Although rare, it is not completely unheard of for a baby to be born with teeth. On average, 1 out of every 2000 babies is born with teeth. Teeth that are visible at birth are actually called natal teeth. Since natal teeth normally have minimal root structure, they are often loose and wobbly.
If your child is born with these wobbly teeth, they may pose a choking hazard. If your child’s teeth are strong and secure, you can probably let them be. Your pediatrician will determine whether or not the teeth are a choking hazard. If they are determined to be dangerous, they will most likely be removed in the hospital before you and your baby return home. While natal teeth can be quite a shock, it normally doesn’t mean there is something wrong with your baby.
A few underlying medical conditions that make the presence of natal teeth more likely. These include the following syndromes:
- Sotos—a disorder marked by distinctive facial features, overgrowth in childhood and developmental delays.
- Hallerman-Streiff–a rare condition that is characterized by abnormal skull and facial development as well as eye abnormalities.
- Pierre-Robin–a condition that is marked by difficulty breathing, a smaller than normal jaw, and a tongue that falls back into the throat. Some infants will also have a cleft palate.
- Ellis-Van Creveld–a disorder that typically results in dwarfism. This syndrome may also be characterized by additional fingers, toes or malformed nails.
- Jadasshon-Lewandowski–a defect is marked by excessive keratin levels, leading to thick, curved nails, thickening of the skin on palms, elbows, and feet, excessive sweating, and white plaques in the mouth.
While there is no scientifically determined cause for natal teeth, there is some evidence for genetic correlation. Approximately 15% of babies born with teeth have a parent or sibling who was also born with teeth. Additionally, female infants are more slightly likely to be born with teeth than male infants. While not thoroughly studied yet, there is also some research pointing to malnutrition during pregnancy as a potential risk factor for natal teeth.
Types of Teeth at Birth
As mentioned above, there are several types of teeth your baby may have. It will be up to your pediatrician to determine how to treat natal teeth. Depending on which type your baby has, your doctor will determine whether or not to remove them, There are four primary types:
- Fully developed crowns attached to significant root structure. Your pediatrician may choose to keep these intact.
- Loose teeth that do not have any roots. These are most likely to be removed.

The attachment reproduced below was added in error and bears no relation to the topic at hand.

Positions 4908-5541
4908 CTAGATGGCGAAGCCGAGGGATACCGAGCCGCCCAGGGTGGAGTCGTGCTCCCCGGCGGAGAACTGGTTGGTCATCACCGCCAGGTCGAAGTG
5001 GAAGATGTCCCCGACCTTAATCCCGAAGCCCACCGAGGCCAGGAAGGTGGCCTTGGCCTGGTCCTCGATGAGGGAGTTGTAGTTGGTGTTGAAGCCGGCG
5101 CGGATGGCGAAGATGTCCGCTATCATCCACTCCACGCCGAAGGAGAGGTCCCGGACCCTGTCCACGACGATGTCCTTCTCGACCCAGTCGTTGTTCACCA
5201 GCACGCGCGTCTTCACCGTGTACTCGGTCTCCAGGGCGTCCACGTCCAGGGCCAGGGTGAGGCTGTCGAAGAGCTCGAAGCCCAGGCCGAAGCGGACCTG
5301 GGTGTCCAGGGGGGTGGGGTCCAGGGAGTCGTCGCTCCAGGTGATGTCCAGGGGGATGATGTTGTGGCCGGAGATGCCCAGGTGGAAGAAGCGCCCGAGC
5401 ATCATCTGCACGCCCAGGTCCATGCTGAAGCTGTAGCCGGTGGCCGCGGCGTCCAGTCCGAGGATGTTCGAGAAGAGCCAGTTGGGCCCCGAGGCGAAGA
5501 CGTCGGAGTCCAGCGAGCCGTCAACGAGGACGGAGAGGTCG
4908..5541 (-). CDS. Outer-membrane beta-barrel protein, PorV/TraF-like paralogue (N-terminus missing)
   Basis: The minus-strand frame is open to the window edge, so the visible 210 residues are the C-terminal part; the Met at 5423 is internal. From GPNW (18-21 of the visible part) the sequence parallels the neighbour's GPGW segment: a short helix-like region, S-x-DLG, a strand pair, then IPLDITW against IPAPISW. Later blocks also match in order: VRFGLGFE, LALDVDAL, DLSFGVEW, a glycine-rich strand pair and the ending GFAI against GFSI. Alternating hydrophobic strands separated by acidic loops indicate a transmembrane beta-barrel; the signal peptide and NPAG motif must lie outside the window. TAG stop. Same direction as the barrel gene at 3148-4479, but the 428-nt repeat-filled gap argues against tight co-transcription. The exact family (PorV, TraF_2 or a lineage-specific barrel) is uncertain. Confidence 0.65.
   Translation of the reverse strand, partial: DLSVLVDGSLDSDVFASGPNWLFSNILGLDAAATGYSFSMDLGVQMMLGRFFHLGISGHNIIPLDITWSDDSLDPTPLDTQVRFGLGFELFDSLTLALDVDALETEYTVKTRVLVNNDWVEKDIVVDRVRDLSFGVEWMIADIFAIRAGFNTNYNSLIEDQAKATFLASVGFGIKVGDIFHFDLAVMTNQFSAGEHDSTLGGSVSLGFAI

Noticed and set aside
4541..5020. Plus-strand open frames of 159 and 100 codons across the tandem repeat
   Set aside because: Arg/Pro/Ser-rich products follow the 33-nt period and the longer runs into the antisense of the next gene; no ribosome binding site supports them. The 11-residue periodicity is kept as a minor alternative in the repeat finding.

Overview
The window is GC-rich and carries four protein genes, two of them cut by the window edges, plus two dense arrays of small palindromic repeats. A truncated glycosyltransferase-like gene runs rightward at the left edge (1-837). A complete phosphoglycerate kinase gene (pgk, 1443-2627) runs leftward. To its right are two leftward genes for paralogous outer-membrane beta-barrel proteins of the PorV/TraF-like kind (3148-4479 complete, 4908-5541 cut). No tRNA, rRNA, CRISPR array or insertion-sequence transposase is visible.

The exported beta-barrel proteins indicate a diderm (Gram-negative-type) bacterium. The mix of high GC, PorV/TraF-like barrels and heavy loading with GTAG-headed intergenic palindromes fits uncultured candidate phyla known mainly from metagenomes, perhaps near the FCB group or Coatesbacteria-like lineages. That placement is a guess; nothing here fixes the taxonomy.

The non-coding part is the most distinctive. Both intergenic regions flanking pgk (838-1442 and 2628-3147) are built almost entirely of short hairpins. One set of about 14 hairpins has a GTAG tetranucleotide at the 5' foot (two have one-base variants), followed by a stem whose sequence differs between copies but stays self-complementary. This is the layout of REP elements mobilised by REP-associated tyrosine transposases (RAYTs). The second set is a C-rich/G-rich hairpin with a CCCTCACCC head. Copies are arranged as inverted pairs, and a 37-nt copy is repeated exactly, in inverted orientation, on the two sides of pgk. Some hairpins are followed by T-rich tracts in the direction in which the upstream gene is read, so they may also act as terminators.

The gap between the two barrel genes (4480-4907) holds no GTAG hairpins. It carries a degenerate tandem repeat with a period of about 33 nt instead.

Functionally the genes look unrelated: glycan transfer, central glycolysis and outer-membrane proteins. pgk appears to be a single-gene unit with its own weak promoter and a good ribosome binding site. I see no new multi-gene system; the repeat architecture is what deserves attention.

- Small teeth just emerging from the gums. This is what you typically see on babies 4-7 months old who have just begun teething.
- Teeth that are just about ready to break through the gums. Again, this is something that is common in older infants.
In most cases, babies born with natal teeth only have one. Extremely rarely, an infant may present with two or more. How many teeth and where they are located in the mouth will help your doctor determine if any treatment is necessary.
Perhaps your baby wasn’t born with teeth but started teething early. If your child has teeth between 1 and 3 months of age, those are called neonatal teeth. According to the American Academy of Pediatrics (AAP), neonatal teeth are even rarer than natal teeth. Your baby is more likely to be born with teeth than to begin teething early. Since neonatal teeth appear so quickly after birth, they will be a big surprise to parents. None of the hallmark teething symptoms like excessive drooling, fussiness, or chewing fingers, will be evident.
When to Seek Help
If your baby was born with teeth, you probably have nothing to worry about. However, if your infant is experiencing any of the following issues, you’ll need to consult your pediatrician.
- Choking–If your child accidentally swallows a loose tooth, causing choking, seek medical treatment immediately.
- Feeding Problems–If early teeth are interfering with your baby’s ability to eat properly, you’ll need to talk to your doctor. If you child isn’t gaining weight well or isn’t wetting enough diapers, seek help.
- Tongue Injuries–If your child is scratching or piercing her tongue, seek medical help.
- Breastfeeding Injuries–Likewise, if the mother is having issues with scraping, scratching or piercing during nursing sessions, it’s time to consult a medical professional. Having a conversation with a lactation consultant may also be useful.
Beyond The Birth
Although it’s incredibly rare, there is a chance your child may be born with teeth. If this happens, it’s important to discuss your options with your pediatrician. They can determine if surgical removal of natal or neonatal teeth is necessary. Further, a good pediatric dentist can guide you through the process of caring for your child’s teeth for the years to come. Even if your newborn’s teeth are initially considered non-hazardous, it’s important to continue to monitor them for potential complications.